Backed by the CCP, the media in China is flushed with resources.
The same resources are also diverted to influence media personnel and organisations abroad.
In 2017, post the 19th National Congress of the Chinese Communist Party (CCP), Tencent released a gaming app called ‘Excellent Speech: Clap for Xi Jinping’.
As evident by the name, the rules of the game were fairly simple, to clap as enthusiastically as possible for President Xi Jinping, but in 19 seconds. Even in its perceived ridiculousness to the world, the app registered more than a billion claps for Xi in less than 24 hours.
The applauding party did not stop there. China Central Television (CCTV), the equivalent of Doordarshan in China, began its evening broadcast with uninterrupted four-minutes applause for Jinping.
The next leap came when China’s national constitution inculcated the ‘Xi Jinping Thought’, an honour previously only awarded to Mao Zedong. Thus, every applause for Jinping was now therefore an applause for the constitution, for China. There was no question of disagreement or debate.
In 2019, the propaganda department of the CCP went a step further and released an app ‘Study Xi, Study Nation’ to celebrate the same thoughts of Jinping that had made their way to the Chinese constitution. Instantly, the app became the most downloaded app, surpassing the numbers registered by WeChat and TikTok.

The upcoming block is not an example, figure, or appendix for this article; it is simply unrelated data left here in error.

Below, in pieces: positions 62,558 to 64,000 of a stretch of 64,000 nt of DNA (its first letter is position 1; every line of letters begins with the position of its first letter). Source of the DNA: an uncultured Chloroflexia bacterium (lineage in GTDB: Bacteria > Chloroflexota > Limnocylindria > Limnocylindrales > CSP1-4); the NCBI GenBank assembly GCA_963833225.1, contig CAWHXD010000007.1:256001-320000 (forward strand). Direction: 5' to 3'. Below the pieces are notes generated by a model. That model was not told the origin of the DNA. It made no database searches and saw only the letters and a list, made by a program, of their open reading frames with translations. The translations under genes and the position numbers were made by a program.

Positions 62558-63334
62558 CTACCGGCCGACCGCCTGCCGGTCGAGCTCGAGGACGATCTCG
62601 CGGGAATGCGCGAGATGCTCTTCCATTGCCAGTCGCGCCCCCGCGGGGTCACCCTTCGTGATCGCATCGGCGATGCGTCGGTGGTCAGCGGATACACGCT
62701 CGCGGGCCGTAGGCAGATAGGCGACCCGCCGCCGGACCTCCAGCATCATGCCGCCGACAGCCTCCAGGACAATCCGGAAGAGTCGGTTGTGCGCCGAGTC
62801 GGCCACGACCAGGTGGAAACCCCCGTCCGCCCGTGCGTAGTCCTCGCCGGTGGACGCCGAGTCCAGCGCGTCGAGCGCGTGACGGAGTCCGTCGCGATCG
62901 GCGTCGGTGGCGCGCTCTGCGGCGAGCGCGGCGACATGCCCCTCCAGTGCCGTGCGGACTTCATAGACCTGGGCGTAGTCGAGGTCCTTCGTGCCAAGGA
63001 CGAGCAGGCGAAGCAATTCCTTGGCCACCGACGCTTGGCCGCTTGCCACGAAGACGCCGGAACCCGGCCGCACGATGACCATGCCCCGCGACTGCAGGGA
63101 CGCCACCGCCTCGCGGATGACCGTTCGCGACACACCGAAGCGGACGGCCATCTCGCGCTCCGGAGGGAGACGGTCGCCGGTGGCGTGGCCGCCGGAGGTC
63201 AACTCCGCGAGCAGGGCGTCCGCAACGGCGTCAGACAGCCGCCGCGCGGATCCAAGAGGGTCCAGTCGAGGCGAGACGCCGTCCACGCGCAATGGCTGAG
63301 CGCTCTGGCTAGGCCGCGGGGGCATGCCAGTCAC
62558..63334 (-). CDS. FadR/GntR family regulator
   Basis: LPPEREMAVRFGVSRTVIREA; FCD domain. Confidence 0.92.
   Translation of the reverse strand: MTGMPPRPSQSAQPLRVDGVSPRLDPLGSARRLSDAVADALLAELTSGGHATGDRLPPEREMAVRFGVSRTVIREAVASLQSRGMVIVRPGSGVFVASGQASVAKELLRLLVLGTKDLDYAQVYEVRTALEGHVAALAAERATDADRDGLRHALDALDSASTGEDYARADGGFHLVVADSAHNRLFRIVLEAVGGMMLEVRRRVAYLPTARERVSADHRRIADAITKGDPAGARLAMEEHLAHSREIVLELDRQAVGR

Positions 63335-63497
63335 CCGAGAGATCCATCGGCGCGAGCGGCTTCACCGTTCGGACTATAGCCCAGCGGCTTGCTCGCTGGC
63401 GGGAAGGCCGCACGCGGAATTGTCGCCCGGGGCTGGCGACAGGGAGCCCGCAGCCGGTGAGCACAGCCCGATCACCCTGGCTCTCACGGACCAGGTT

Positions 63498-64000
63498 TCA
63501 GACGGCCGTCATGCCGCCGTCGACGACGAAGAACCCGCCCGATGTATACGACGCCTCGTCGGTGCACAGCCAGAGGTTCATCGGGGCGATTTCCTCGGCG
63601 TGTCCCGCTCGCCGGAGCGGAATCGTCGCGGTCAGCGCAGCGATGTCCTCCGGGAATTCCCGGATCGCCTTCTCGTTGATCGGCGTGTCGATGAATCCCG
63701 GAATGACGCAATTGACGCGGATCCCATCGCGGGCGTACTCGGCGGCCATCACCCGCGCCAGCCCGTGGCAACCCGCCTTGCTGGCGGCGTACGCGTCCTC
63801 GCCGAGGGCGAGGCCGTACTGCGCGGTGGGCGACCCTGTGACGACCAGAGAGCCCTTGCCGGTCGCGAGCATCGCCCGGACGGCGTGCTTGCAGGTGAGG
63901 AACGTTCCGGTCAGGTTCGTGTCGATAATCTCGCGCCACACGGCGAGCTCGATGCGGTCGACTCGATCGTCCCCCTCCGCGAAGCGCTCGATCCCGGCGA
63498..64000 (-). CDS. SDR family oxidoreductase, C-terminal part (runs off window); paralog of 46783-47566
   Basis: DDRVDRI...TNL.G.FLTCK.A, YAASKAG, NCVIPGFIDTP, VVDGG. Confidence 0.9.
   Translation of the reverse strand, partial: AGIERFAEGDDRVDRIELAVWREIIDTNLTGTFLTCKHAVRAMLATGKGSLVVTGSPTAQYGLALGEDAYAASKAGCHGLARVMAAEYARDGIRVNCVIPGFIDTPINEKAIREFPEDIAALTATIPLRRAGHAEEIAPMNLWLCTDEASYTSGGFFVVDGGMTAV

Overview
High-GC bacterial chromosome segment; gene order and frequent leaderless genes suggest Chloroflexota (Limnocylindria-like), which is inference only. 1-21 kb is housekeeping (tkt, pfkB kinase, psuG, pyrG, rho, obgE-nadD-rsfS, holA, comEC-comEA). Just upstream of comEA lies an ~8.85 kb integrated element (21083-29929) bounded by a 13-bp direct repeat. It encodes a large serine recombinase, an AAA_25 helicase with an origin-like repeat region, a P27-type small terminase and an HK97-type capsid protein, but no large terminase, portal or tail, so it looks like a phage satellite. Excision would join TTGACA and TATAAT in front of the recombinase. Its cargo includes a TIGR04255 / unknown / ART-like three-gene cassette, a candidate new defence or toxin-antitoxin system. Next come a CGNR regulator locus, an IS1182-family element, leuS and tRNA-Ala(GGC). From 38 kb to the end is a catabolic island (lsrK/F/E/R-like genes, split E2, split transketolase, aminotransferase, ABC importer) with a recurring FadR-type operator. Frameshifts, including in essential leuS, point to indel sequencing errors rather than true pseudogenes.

The app gave users access to all the speeches made by Jinping, enabled users to study the releases by the CCP, watch documentaries and movies celebrating Marxism. However, what made the app an instant success was the points system.
For every essay read, the users could gain a certain number of points. The same was the case for videos, films, and quizzes. There were time-specific windows that targeted peak travel hours where every point gained would be doubled, thus further encouraging the users to spend more time on the app while travelling instead of idling it away on the likes of TikTok.
Alibaba, the company behind the app, had other use-cases in mind.